European scientists demonstrate fusion energy record
59 megajoules of sustained fusion energy produced by Joint European Torus experiment
European scientists have taken a significant step closer to mastering a technology that could allow them to one day harness nuclear fusion, providing a clean and almost limitless source of energy, British officials said Wednesday.
Researchers at the Joint European Torus experiment near Oxford, England, managed to produce a record amount of heat energy over a five-second period, which was the duration of the experiment, the U.K. Atomic Energy Authority said.
The 59 megajoules of sustained fusion energy produced were more than double the previous record achieved in 1997.
The agency said the result was "the clearest demonstration worldwide of the potential for fusion energy to deliver safe and sustainable low-carbon energy."
"If we can maintain fusion for five seconds, we can do it for five minutes and then five hours as we scale up our operations in future machines," said Tony Donne, program manager for EUROfusion. "This is a big moment for every one of us and the entire fusion community."
Ian Chapman, CEO of the U.K. Atomic Energy Authority, said the results were a "huge step closer to conquering one of the biggest scientific and engineering challenges of them all."
The facility, also known as JET, is home to the world's largest and most powerful operational tokamak — a doughnut-shaped device that is considered one promising method for performing controlled fusion.
What other scientists think
Scientists who were not involved in the project believed it was a significant result, but still a very long way from achieving commercial fusion power.
Researchers around the world have long been working on nuclear fusion technology, trying different approaches. The ultimate goal is to generate power the way the sun generates heat, by pressing hydrogen atoms so close to each other that they combine into helium, which releases torrents of energy.
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Carolyn Kuranz at the University of Michigan called the development "very exciting" and a step toward achieving "ignition," or when the fuel can continue to "burn" on its own and produce more energy than what's needed to spark the initial reaction.
She said the results appeared "very promising" for ITER, a much larger experimental fusion facility in southern France that uses the same technology and is backed by many European countries, the United States, China, Japan, India, South Korea and Russia. It is expected to begin operation in 2026.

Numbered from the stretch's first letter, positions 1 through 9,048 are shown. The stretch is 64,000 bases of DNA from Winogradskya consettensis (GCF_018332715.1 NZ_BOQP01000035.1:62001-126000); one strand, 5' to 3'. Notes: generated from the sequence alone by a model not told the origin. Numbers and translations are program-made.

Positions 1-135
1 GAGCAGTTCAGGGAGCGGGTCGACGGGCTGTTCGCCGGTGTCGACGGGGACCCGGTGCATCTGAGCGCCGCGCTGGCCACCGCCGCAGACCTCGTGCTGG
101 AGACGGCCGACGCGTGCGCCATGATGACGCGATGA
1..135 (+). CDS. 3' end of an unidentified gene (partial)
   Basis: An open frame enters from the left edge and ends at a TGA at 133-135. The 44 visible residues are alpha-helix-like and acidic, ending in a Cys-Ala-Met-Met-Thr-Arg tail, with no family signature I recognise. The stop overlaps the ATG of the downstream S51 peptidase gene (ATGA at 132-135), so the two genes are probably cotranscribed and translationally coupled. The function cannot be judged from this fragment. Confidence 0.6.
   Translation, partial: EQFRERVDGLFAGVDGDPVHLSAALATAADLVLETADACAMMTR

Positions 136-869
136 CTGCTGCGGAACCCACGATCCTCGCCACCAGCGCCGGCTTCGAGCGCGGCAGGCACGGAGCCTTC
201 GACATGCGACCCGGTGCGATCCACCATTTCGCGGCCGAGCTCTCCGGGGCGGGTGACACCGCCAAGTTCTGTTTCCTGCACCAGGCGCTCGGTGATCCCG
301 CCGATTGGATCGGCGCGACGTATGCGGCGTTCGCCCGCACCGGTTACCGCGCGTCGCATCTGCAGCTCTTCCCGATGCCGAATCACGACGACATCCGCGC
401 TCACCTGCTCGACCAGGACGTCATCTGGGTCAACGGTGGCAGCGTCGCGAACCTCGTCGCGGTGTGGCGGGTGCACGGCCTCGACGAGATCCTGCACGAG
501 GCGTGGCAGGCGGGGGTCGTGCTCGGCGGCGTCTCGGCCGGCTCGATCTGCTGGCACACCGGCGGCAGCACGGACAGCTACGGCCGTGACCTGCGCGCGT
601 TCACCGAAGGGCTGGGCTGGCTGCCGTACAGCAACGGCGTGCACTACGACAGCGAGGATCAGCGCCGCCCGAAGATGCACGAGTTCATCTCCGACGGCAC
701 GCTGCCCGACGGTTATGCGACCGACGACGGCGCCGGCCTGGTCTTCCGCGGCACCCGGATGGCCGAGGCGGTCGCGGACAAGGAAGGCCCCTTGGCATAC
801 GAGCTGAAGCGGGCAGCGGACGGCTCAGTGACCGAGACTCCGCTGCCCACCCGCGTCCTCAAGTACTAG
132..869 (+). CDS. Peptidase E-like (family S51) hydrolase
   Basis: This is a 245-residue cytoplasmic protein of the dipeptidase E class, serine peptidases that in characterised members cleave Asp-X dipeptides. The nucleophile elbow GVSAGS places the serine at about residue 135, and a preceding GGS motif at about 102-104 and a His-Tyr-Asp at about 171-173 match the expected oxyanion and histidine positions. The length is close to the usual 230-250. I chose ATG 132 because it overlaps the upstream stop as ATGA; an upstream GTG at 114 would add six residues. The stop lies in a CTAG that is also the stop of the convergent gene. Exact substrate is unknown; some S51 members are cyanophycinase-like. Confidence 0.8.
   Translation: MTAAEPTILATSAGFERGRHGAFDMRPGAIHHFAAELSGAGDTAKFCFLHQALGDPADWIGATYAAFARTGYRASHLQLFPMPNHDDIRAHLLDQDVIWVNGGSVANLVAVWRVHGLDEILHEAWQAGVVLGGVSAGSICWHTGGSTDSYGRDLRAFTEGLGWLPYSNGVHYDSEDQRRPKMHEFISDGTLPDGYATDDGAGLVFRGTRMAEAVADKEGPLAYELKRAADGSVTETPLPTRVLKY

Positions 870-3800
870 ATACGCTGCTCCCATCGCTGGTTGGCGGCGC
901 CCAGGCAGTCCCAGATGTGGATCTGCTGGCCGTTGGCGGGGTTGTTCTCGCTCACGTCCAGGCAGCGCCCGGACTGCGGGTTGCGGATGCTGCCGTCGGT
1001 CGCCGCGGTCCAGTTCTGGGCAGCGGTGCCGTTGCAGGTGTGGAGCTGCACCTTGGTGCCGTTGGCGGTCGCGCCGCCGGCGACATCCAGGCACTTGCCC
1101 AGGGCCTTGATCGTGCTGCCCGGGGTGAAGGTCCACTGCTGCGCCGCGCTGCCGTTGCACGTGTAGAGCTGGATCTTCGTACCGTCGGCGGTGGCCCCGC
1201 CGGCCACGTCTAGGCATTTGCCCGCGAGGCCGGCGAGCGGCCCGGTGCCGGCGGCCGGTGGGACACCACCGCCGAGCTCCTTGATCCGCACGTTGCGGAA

Riccardo Betti, a fusion expert at the University of Rochester, said the achievement lay mainly in sustaining the reaction at high performance levels for five seconds, significantly longer than previously achieved in a tokamak.
The amount of power gained was still well below the amount needed to perform the experiment, he added.
The next step
Ian Fells, an emeritus professor of energy conversion at the University of Newcastle, described the new record as a landmark in fusion research.
"Now it is up to the engineers to translate this into carbon-free electricity and mitigate the problem of climate change," he said. "Ten to 20 years could see commercialization."
Stephanie Diem of the University of Wisconsin, Madison, said the technology used by JET to achieve the result, using magnets to control ultra-hot plasma, shows that harnessing fusion — a process that occurs naturally in the stars — is physically feasible.
"The next milestone on the horizon for magnetic fusion is to demonstrate scientific breakeven, where the amount of energy produced from fusion reactions exceeds that going into the device," she said.
Rival teams are racing to perfect other methods for controlling fusion and have also recently reported significant progress.
Scientists hope that fusion reactors might one day provide a source of emissions-free energy without any of the risks of conventional nuclear power.
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